We are now about 20 kilometers from the University of Pennsylvania PIRE research camp and fifty kilometers from the Russian border in a river valley that, like Dalbai, runs perpendicular to Lake Hovsgol and the north-south road connecting Hatgal to Khank.
About 540 people – 48 families – live and graze their livestock here. It's too many for the long-term sustainability of the grazing. Some of the families are still nomadic. Some are permanently settled in log houses, moving only their animals from summer to winter pastures.
We have pitched our tents next to a large log building in which local herders meet periodically to discuss herding matters. Judging from the number of empty vodka bottles outside, they must have some pretty lively meetings.
Our hosts, the family of four whose ger is closest to the “bog” meeting building, are a kind and extremely competent 35-year-old named Enkhdalai, who is the “bog” leader; his wife, Otgonjargal, and their two sons, ages 15 and 11.
This morning, after Otgonjargal and Bayandorj, the 11-year-old, have done the milking, Enkhdalai and his older son, Gantulga, go to a nearby family to secure a goat with which to properly entertain us. In an earlier time, they might have done this on horseback, but Enkhdalai is a modern fellow and successful enough to own a motorcycle. So out they go and back they come with the bleating animal held crosswise in Gantulga’s lap.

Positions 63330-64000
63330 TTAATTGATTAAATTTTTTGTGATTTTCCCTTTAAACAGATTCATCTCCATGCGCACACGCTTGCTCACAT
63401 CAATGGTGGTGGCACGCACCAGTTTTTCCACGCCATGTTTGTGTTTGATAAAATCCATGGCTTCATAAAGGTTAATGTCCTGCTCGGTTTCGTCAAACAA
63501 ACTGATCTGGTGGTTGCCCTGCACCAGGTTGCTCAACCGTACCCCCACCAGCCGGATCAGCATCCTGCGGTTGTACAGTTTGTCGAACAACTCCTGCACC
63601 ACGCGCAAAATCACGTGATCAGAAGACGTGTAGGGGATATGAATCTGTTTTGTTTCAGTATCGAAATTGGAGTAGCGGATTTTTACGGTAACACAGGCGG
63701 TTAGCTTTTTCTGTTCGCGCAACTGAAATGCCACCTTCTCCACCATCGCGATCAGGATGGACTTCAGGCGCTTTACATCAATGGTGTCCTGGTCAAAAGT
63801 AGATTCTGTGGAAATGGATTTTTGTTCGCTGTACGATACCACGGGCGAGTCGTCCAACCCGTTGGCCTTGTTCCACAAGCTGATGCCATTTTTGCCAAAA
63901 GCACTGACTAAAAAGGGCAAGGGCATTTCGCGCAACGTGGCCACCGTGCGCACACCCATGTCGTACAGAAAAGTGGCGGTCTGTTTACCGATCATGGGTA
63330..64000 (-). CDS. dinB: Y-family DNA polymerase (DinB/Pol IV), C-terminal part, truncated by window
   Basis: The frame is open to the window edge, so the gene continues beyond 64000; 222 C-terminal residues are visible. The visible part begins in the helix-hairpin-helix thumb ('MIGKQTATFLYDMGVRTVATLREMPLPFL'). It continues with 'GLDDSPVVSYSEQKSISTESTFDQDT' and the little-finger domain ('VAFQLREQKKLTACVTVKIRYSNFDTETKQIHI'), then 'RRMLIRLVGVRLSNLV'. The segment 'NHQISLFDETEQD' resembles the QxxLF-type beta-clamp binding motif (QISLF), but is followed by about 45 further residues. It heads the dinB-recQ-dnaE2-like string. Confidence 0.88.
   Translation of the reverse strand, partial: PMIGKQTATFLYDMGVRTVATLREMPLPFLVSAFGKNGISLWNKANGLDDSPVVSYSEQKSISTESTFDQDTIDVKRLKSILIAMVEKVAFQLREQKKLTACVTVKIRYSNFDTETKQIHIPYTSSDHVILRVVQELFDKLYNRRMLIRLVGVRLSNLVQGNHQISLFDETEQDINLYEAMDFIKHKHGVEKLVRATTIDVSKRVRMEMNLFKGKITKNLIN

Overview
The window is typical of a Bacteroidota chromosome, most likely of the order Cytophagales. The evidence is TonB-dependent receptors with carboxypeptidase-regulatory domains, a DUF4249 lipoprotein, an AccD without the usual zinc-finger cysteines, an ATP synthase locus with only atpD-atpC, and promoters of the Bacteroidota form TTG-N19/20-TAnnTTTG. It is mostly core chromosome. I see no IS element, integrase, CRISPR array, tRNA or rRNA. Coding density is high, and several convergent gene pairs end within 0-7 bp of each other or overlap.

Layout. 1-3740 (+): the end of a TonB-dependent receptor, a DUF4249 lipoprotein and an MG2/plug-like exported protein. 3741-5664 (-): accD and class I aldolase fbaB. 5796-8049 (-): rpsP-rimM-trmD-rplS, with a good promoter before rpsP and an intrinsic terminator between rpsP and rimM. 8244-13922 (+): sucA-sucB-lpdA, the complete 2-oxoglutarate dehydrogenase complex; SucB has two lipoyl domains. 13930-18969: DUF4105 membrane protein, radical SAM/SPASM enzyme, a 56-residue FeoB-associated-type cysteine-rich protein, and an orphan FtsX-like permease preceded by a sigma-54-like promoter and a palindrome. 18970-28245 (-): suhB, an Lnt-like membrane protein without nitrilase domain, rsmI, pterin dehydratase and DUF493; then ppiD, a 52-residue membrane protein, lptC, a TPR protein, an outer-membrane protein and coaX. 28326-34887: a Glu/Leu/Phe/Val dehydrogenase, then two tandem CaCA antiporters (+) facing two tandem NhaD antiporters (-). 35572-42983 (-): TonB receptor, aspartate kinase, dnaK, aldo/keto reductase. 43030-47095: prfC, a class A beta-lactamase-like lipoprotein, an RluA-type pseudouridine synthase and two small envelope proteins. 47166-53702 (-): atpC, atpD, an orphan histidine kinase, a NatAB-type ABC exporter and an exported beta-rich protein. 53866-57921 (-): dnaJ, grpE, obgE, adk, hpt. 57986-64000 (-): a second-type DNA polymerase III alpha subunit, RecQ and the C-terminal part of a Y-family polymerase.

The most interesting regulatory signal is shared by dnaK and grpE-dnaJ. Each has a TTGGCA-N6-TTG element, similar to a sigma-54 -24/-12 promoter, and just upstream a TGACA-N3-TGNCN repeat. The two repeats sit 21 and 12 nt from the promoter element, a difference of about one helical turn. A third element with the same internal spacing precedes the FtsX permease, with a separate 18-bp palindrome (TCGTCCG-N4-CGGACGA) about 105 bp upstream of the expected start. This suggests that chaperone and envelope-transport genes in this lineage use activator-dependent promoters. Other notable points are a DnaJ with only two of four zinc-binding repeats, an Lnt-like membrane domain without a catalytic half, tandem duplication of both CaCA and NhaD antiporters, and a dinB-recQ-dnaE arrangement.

In a country like Mongolia where water and liquids of any kind are scarce, and where any source of nutrition is valued, it is important that nothing be wasted. And so, when animals are killed for eating, everything is consumed, including the blood.
I watch as Enkhdalai stuns the animal with a hammer blow to the head and then dispatches it by thrusting his arm through a small incision in its belly and breaking the arteries that lead from its heart. He the removes its pelt with a sharp knife, using the skin as an clean surface for the butchering that follows. In this he retains every organ and every drop of blood, all of which will be consumed in a large meal called a “horhog” – Mongolia’s favorite dish.
After they have been carefully washed by Otgonjargal, the entrails are boiled in a wok that sits on a wood-burning stove in the center of their ger. A few hours later they are offered to us and to the rest of the family with knives and hands as our only utensils. The goat meat, which lasts longer than the offal, is hung on the inside wall of the ger. It will be served at later meal sometime within the next few days. In this dry climate, it can survive quite well without refrigeration.